Experiment Shows How Much “Direct” Traffic Is Actually Organic Search

Url smallAs the owner of a couple of my own sites, I’ve checked out the Analytics on these sites and I’ve noticed that I do get a good number of “Direct” traffic.  The thing I hate about direct traffic is that you don’t really know exactly where it came from.  Sometimes it could be because somebody typed in the URL into the address bar, or it could be from a book mark.  A lot of times though, it seems that, because browsers aren’t always able to detect where a user is coming from, it has no clue the source of the visitor, so it just bundles them in with the rest of the Direct traffic visitors.

It’s a bit frustrating.

Despite the fact that we all want to know exactly where every single visitor is coming from, apparently there are actually reasons why browsers shouldn’t be reporting where they’re coming from.  There’s this HTTP technical spec that says when a visitor comes to an HTTP site from a HTTPS source, the browser shouldn’t report it.  After all, it is coming from a secured site, and I’m sure the visitor doesn’t really want you knowing those sorts of details.  This is the explanation as to why encrypted searches on Google usually appear as “not provided” in your analytics.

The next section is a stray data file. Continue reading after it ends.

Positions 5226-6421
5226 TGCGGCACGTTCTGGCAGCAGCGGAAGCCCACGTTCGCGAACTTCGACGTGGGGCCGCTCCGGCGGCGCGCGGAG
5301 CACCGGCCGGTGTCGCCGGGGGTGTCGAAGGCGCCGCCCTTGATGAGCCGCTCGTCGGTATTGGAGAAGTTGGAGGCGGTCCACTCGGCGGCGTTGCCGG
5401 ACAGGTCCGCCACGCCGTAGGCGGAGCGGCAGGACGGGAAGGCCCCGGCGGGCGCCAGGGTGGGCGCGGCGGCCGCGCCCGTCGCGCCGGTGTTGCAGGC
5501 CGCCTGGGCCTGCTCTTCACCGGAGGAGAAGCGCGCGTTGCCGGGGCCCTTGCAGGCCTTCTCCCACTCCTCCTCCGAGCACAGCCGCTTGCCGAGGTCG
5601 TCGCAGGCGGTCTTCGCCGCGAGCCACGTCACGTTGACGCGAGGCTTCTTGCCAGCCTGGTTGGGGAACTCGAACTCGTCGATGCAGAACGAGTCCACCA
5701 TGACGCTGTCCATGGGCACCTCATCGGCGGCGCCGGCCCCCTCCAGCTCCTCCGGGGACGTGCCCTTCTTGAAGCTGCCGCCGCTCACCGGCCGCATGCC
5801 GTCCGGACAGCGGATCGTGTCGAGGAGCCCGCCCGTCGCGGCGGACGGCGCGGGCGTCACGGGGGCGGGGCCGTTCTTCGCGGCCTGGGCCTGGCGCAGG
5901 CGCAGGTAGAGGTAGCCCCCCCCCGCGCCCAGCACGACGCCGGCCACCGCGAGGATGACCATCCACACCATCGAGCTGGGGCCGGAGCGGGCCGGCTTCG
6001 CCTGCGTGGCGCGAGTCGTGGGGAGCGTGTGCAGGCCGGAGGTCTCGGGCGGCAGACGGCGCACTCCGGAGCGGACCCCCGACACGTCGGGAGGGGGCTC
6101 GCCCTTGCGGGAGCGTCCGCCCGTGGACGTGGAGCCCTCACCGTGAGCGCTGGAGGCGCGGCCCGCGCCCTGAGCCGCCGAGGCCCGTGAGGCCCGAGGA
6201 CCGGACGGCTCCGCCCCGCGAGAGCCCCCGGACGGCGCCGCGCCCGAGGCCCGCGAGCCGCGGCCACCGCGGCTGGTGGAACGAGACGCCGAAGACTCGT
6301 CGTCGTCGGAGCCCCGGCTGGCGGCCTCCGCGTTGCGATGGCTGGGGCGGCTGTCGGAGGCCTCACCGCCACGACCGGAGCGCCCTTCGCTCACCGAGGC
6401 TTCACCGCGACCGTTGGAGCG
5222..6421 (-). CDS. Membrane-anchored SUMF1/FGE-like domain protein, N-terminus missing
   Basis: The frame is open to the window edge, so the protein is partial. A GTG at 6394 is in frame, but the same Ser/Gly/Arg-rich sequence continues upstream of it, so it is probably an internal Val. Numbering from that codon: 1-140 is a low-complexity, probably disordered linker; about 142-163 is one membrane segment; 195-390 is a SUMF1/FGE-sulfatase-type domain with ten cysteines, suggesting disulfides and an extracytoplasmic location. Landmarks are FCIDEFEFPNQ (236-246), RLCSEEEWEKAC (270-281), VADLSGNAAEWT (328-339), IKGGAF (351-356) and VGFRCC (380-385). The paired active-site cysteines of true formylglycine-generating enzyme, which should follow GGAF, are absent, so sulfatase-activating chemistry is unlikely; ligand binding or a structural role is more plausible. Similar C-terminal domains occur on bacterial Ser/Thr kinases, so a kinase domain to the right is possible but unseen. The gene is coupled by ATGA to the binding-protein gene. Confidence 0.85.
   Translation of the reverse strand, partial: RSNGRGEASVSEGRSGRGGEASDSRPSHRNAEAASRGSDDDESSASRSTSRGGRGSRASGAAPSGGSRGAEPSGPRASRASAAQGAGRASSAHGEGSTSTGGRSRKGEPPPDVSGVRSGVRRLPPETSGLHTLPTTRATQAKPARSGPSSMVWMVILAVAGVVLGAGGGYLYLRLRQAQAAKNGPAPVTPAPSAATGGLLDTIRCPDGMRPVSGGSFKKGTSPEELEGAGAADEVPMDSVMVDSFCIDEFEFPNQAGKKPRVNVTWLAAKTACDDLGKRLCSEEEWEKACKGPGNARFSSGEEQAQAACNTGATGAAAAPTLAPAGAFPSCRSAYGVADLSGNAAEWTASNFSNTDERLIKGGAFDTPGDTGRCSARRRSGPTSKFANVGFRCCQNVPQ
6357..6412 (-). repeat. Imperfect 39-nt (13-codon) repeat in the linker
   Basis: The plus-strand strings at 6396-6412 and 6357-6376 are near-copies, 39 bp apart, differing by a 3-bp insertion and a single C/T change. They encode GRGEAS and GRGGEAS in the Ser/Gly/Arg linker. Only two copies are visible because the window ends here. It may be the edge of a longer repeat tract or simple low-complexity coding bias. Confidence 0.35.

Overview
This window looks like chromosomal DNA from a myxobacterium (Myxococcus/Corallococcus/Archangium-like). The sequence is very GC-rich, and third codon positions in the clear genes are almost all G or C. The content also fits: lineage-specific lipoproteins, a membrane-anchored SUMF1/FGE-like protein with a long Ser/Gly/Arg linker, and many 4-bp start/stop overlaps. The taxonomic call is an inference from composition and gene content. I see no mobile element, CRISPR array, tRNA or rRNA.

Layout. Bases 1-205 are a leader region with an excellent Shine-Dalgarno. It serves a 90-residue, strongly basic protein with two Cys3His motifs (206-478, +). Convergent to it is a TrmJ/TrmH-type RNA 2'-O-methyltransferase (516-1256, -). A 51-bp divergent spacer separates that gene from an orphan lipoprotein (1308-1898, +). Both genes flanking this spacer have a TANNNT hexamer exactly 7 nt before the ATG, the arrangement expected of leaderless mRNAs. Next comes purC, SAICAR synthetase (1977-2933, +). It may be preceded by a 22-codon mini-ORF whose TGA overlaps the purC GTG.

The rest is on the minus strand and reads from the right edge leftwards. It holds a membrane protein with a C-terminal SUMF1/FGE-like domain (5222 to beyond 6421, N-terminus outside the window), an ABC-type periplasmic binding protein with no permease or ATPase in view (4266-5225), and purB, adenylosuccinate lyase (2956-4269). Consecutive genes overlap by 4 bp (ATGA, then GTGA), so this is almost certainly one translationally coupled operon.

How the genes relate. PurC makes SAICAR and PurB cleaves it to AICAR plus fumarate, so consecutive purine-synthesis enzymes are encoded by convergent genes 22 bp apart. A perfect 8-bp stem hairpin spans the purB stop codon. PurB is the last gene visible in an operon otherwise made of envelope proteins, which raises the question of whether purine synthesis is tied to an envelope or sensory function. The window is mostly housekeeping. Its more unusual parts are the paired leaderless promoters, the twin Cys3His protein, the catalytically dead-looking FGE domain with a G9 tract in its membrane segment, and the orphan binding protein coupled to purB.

There has always been the idea floating around that a certain amount of Direct is actually Organic, but there really was never any indication on how much of that specific traffic was Organic.  But because of an experiment, we actually know now how much.

, a Director of Product Management at Groupon where he leads organic search, has a post on Search Engine Land that tells us of an experiment that had some potentially dangerous aspects to it.  In a daring move, and a having a boat load of confidence in Google’s ability to index sites in a quick manner, the folks at Groupon completely de-indexed their site in a single day, over the course of six hours.

Don’t try this at home kids.

Sure, we could throw a lot of the details of the experiment at you in the post, but I think I’ll leave that to Gene, as he was part of the experiment at Groupon.  To check out all of the details, you can check out the post by following the link below.

Search Engine Land: Experiment Shows Up To 60% Of “Direct” Traffic Is Actually Organic Search